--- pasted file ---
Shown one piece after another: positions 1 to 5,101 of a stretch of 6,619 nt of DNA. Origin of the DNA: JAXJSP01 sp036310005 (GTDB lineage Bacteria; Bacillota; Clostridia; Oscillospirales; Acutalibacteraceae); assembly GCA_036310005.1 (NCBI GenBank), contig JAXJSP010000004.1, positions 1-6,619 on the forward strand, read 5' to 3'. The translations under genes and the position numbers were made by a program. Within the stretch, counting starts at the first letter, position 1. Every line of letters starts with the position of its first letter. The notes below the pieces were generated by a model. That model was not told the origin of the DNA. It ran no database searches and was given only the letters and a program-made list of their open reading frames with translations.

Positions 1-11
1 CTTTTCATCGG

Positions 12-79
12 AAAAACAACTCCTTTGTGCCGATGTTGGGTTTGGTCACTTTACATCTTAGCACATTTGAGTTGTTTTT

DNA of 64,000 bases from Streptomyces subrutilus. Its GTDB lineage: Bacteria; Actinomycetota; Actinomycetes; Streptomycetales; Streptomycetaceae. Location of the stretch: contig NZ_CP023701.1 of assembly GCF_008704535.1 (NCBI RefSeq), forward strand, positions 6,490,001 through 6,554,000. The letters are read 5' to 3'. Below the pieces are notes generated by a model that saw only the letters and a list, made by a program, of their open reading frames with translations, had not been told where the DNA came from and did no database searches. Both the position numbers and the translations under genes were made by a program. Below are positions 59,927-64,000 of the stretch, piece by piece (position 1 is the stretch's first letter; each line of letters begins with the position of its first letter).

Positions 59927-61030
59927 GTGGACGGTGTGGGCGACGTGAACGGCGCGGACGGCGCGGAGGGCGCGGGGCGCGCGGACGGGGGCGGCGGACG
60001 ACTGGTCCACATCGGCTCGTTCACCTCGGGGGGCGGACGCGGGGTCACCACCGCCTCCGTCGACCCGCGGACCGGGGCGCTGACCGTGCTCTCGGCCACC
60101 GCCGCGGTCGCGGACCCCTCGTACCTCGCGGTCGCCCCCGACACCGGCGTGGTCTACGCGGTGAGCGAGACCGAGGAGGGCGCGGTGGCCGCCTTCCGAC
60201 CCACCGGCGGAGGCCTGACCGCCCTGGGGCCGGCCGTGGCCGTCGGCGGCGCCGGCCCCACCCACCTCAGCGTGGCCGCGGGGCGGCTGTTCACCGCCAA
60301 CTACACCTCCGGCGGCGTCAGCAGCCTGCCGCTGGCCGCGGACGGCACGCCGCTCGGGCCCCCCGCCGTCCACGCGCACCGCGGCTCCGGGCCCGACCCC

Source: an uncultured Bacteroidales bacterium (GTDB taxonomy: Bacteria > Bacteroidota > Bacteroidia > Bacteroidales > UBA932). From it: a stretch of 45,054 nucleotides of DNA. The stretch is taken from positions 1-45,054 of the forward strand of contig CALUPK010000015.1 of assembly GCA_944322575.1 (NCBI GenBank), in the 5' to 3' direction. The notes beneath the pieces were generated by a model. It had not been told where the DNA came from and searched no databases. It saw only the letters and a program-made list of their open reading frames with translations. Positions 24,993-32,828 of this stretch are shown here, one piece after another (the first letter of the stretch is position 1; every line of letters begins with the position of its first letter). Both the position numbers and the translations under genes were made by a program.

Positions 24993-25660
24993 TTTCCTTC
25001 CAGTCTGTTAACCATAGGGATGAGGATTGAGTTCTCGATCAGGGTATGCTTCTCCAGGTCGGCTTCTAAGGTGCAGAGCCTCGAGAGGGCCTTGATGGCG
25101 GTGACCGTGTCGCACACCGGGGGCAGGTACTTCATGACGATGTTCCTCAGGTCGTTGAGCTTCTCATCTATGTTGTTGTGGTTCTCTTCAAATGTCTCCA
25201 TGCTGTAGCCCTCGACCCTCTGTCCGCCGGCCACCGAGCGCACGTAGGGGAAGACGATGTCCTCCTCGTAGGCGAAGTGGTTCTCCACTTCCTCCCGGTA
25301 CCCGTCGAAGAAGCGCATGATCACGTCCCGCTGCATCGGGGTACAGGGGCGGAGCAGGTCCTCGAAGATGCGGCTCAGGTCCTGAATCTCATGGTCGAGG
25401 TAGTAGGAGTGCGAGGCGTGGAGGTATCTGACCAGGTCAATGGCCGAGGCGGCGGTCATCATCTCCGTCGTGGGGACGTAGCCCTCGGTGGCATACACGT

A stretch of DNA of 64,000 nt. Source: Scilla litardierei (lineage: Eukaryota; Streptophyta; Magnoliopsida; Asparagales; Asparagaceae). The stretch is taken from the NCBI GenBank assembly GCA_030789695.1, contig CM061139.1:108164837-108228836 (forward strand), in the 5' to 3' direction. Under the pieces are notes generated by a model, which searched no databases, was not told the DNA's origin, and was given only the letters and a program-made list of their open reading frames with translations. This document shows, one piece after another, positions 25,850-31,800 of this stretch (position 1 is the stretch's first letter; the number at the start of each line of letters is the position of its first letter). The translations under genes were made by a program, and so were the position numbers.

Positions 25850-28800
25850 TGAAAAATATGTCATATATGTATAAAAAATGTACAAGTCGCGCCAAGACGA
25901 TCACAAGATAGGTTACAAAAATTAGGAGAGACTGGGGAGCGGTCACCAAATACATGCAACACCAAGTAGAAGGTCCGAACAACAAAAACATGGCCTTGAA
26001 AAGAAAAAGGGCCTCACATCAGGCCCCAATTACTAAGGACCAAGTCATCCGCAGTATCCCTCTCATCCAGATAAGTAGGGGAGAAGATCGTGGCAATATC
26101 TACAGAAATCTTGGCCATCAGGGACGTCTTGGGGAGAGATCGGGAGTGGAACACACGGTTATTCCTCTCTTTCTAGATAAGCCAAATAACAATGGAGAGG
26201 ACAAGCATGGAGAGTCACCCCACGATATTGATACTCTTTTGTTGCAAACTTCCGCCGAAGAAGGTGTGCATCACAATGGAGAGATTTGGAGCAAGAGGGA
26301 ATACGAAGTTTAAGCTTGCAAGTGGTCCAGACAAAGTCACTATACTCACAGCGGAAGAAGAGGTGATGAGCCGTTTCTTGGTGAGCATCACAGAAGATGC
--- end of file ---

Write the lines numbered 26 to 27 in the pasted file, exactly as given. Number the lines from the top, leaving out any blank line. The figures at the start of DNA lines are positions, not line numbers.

26101 TACAGAAATCTTGGCCATCAGGGACGTCTTGGGGAGAGATCGGGAGTGGAACACACGGTTATTCCTCTCTTTCTAGATAAGCCAAATAACAATGGAGAGG
26201 ACAAGCATGGAGAGTCACCCCACGATATTGATACTCTTTTGTTGCAAACTTCCGCCGAAGAAGGTGTGCATCACAATGGAGAGATTTGGAGCAAGAGGGA